He describes Iraklion as a prosperous city that ‘abounds in most excellent wine, in cheese and in fruit. It exports the famous Cretan wine to every country in the world. Here also ships and galleys are loaded with cheese; and also pomegranates, lemons, figs, grapes, melons, water-melons, gourds and other most excellent types of fruit can be bought here for a very small price.’
Symon was also the first writer to record the presence in Europe of a community of Romanies or Gypsies. Outside Iraklion, he ‘saw … a tribe of people, who worship according to the Greek rite and assert themselves to be of the race of Cain. These people rarely or never stop in one place for more than 30 days but always, as if cursed by God, are nomad and outcast.’
Conn Murphy of UCC has suggested that because these people worshipped according to the rites of the Greek Orthodox Church ‘they may have been on Crete or in Greece for some time. Nevertheless, Symon is the first observer of this disenfranchised element of Venetian society.’
Symon’s description of Crete also includes a geographical survey of the island and a reference to a local Greek ruler ‘named Alexius, who holds sway among the rulers of the earth by reason of the exceptional strength of his position.’
Murphy suggests that the Alexius Symon refers to is Alexios Kallergis, a Cretan warlord and a descendant of the Twelve Archondopoula, the 12 aristocratic families settled on Crete during the Byzantine period from the early 11th century in order to consolidate Byzantine imperial authority on the island. These families had strong ties with the local resistance to Venetian rule and fought to maintain their aristocratic status.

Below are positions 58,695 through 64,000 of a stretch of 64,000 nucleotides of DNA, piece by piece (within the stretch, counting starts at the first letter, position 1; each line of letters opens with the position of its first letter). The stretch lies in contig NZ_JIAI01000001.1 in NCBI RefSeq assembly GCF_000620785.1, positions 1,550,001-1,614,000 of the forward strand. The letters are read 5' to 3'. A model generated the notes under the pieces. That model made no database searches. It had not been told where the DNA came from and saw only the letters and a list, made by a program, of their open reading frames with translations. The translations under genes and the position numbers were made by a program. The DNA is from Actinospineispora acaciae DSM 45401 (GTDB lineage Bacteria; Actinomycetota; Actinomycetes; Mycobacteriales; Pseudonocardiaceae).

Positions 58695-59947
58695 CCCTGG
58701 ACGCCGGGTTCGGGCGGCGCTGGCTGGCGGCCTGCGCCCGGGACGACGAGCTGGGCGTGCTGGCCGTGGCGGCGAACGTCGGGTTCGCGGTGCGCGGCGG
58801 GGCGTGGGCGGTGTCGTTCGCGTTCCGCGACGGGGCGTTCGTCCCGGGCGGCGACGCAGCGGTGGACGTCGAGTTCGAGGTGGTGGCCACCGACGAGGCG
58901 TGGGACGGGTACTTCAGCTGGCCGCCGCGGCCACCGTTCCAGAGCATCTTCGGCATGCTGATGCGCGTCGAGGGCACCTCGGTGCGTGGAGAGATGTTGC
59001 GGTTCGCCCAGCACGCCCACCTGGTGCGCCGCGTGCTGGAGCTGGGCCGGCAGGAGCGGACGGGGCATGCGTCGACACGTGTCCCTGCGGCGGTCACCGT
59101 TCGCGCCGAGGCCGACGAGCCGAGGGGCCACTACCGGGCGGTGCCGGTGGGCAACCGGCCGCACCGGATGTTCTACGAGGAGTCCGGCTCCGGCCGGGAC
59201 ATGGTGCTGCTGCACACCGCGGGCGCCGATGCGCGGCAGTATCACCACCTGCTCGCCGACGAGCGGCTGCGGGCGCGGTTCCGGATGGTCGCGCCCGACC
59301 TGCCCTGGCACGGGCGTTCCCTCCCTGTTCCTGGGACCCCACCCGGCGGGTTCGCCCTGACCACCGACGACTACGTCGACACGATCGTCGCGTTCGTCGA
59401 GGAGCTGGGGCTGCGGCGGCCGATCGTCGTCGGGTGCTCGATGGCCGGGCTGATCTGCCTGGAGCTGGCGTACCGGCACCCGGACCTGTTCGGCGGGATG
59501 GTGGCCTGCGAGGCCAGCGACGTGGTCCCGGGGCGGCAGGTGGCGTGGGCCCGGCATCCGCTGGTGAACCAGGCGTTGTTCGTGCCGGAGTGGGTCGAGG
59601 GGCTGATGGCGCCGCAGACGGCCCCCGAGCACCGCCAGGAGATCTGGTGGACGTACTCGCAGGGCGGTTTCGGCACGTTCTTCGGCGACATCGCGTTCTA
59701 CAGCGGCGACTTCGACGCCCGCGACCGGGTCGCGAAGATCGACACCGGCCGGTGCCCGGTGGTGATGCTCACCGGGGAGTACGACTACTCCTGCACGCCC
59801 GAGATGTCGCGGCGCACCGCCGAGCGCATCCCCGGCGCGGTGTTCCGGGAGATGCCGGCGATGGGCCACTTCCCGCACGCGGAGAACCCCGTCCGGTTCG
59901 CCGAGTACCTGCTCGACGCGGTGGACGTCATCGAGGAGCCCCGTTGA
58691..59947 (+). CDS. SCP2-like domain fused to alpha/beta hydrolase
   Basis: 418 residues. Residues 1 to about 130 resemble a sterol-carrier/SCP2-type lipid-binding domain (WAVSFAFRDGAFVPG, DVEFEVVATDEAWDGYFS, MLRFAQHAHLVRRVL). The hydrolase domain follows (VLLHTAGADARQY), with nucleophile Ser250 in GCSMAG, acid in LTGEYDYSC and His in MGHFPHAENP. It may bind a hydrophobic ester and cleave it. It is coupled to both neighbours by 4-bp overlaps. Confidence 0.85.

It is interesting to note that throughout his account of Crete, Symon does not seem to have met any actual Cretans, and makes little mention of native Greek customs apart from the customs of local women, nor does he refer to a recent revolt in 1319 in the area of Sfakia against Venetian rule.
Symon Semeonis left Heraklion on Monday 10 October 1323, and arrived four days later in Alexandria. There he received a special passport for Mendicants from the Sultan Al-Nasir Muhammad at a reduced fee. It appears this passport was authenticated by the sultan’s fingerprints.
He visited Cairo before travelling on through Gaza to Jerusalem. But his account of Jerusalem is cut short and we have little or no information about his return journey. Symon probably began writing his account in Norwich on his return to England, but we do not know whether he ever completed it or what happened to him later in life.
The only known manuscript copy of Symon’s account of his extraordinary journey was presented to the library of Corpus Christi College, Cambridge, by Archbishop Matthew Parker in 1575.
His account of his experiences in what is now Greece is one of the earliest written reports of Greece to reach England, and the original manuscript in Corpus Christi College remains the first comprehensive account of a pilgrimage from Ireland to the Holy Land.
The Parker Library in Corpus Christi College, Cambridge... Matthew Parker presented the manuscript copy of Symon’s account to the library in 1575 (Photograph: Patrick Comerford)